Then, we have people migrating into California. And if they're not buying homes, then I don't know where they're living. But I know they gotta use water.

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  3. I wonder if the RICO act can apply to these guy's? Talk about a racket.

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  4. I've already received two notices about water run off. I was watering my property once a day, about 7 minutes per section in my front yard. Don't think that this is excessive, if it is, please someone let me know.

    I have a very large side yard that is all grass and has to be watered with the motorized sprinklers that move back and forth. It took two stations in order to get the full grass watered. My property is designed so that all water runoff from the back runs out to the front lawn and then out two the curb. So what am I suppose to do. If I water my grass less time, it is going to turn brown. (by the way, already got a notice from my association in February because there were too many brown blades of grass between the green blades and I was told to fertilize my grass within 20 days or I would be fined) Gotta love that one! Then soon after I received my first runoff notice from EMWD. It's a lose lose situation for me that I can't win.

    But just the other morning I was leaving my house around 9am, my sprinklers had just gone on and as I was driving thru my complex I saw an EMWD truck with two men reading the meters. I then realized that my sprinklers were always going on the same time every morning and it probably was always right when the monthly water meter check was being done. Hence, my two notices for overflow because my sprinklers were just on. So I changed the timer on my sprinklers to start earlier, cut my time down a little, and added a second cycle for later in the day. Hopefully this works because I think my next step is to get that awful $100 fine. YIKES!

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  5. "He also said people are welcome to report their neighbors."

    Come on, is this joker for real? I understand the one post about the run off from the back runs to the front drain. I think it is silly to fine u over a small amount of water, and why are they going to cite you when u are paying for the water anyways. Total rackett/

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  6. My lawn is sloped toward the sidewalk so even if I turn it on for a couple of minutes water starts running over the sidewalk and into the gutter. That's pretty much how it is for all of the houses in my tract. Also, a policy of "welcoming" people to snitch on each other reminds me of George Orwell's "1984" where your neighbors have become "Big Brother", in this case "Big Neighbor". You better not look at your neighbor's dog the wrong way or they might call the water police. The policy, in its current form, is just asking to be abused. Why not mandate builders to implement water conserving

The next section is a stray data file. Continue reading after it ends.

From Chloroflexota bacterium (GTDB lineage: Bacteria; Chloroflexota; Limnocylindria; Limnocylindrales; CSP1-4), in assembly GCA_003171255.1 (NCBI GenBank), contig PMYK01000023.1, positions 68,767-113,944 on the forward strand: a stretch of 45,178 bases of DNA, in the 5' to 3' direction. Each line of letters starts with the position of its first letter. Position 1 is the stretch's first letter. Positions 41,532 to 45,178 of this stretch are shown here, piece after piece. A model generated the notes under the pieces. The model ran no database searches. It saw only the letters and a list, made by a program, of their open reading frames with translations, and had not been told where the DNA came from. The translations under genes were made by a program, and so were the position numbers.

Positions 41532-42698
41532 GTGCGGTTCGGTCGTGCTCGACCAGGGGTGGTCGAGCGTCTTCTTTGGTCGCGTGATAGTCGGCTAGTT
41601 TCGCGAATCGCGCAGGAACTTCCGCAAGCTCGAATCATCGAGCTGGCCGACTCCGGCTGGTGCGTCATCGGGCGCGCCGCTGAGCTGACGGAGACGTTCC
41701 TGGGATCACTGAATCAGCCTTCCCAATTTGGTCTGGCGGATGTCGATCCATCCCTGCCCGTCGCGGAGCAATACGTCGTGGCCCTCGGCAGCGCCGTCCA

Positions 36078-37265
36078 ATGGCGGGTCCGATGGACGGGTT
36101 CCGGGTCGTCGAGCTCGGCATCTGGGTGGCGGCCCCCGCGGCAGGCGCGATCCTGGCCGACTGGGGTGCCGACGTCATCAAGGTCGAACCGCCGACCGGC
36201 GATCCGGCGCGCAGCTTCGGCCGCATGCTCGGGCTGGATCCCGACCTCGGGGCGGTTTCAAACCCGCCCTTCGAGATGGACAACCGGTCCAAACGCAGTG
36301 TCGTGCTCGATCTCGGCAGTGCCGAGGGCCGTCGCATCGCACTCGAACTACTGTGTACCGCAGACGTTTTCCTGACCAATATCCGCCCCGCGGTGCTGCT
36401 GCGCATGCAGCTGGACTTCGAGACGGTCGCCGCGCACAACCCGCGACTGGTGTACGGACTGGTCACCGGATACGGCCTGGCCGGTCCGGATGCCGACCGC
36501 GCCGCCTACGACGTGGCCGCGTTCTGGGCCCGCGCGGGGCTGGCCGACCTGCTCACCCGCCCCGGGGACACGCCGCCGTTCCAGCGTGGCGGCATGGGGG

(synthetic turf, drought resistant plants) features in new developments while at the same time giving incentives (not punishments) for current homeowners to make the switch?

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  7. Actually I think this new rule is great.... I have a neighbor who waters their lawn like 3-4 times a day and there is a ton of runoff.... I just dont understand this... They need to irrigate their grass (get a tool from home depot and put holes in your grass so the water soaks in instead or running off....) The average lawn should only need watering 2 times a day for only about 3-4 minutes... The shrubs only need water 1 time a day every other day for about 2-3 minutes... If you fertilize your grass with a weed and feed fertilizer that is only about 10-12 dollars then your grass will stay green.... If people would just do this they wouldnt need as much water.... We all need to learn to conserve water and everything else for this matter... We are such a watedful generation.... It is just unreal.... I would definetly report a neighbor to help conserve.... Not only would it conserve it would lower their bill... I do think that if the water district is going to warn they should also in the letter include ways to help your grass as I have above.... That wouldnt be tooo much to ask...

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  8. I didn't mean to say the EMWD will be relying neighbors to report each other. Odencrans only brought that up as a possible solution. Considering the water district won't be hiring any water cops, I'm not sure how they plan to enforce the water runoff policy effectively.